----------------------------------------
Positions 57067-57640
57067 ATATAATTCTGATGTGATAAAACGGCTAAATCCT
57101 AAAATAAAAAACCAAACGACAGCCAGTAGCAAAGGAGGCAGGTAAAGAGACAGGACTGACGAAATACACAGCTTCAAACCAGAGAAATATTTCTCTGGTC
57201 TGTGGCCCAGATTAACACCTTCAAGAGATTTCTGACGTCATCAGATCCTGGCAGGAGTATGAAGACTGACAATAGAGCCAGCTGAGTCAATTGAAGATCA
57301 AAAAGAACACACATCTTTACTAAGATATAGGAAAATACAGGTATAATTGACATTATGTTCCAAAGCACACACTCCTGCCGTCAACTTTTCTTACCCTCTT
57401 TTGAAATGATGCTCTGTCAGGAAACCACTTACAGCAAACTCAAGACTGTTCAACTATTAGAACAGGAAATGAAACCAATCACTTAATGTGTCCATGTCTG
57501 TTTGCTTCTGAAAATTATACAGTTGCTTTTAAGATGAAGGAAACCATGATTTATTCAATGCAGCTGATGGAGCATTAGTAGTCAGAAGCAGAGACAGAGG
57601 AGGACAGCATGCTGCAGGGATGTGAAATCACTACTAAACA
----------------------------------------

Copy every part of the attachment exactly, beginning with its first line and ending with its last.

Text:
Positions 57067-57640
57067 ATATAATTCTGATGTGATAAAACGGCTAAATCCT
57101 AAAATAAAAAACCAAACGACAGCCAGTAGCAAAGGAGGCAGGTAAAGAGACAGGACTGACGAAATACACAGCTTCAAACCAGAGAAATATTTCTCTGGTC
57201 TGTGGCCCAGATTAACACCTTCAAGAGATTTCTGACGTCATCAGATCCTGGCAGGAGTATGAAGACTGACAATAGAGCCAGCTGAGTCAATTGAAGATCA
57301 AAAAGAACACACATCTTTACTAAGATATAGGAAAATACAGGTATAATTGACATTATGTTCCAAAGCACACACTCCTGCCGTCAACTTTTCTTACCCTCTT
57401 TTGAAATGATGCTCTGTCAGGAAACCACTTACAGCAAACTCAAGACTGTTCAACTATTAGAACAGGAAATGAAACCAATCACTTAATGTGTCCATGTCTG
57501 TTTGCTTCTGAAAATTATACAGTTGCTTTTAAGATGAAGGAAACCATGATTTATTCAATGCAGCTGATGGAGCATTAGTAGTCAGAAGCAGAGACAGAGG
57601 AGGACAGCATGCTGCAGGGATGTGAAATCACTACTAAACA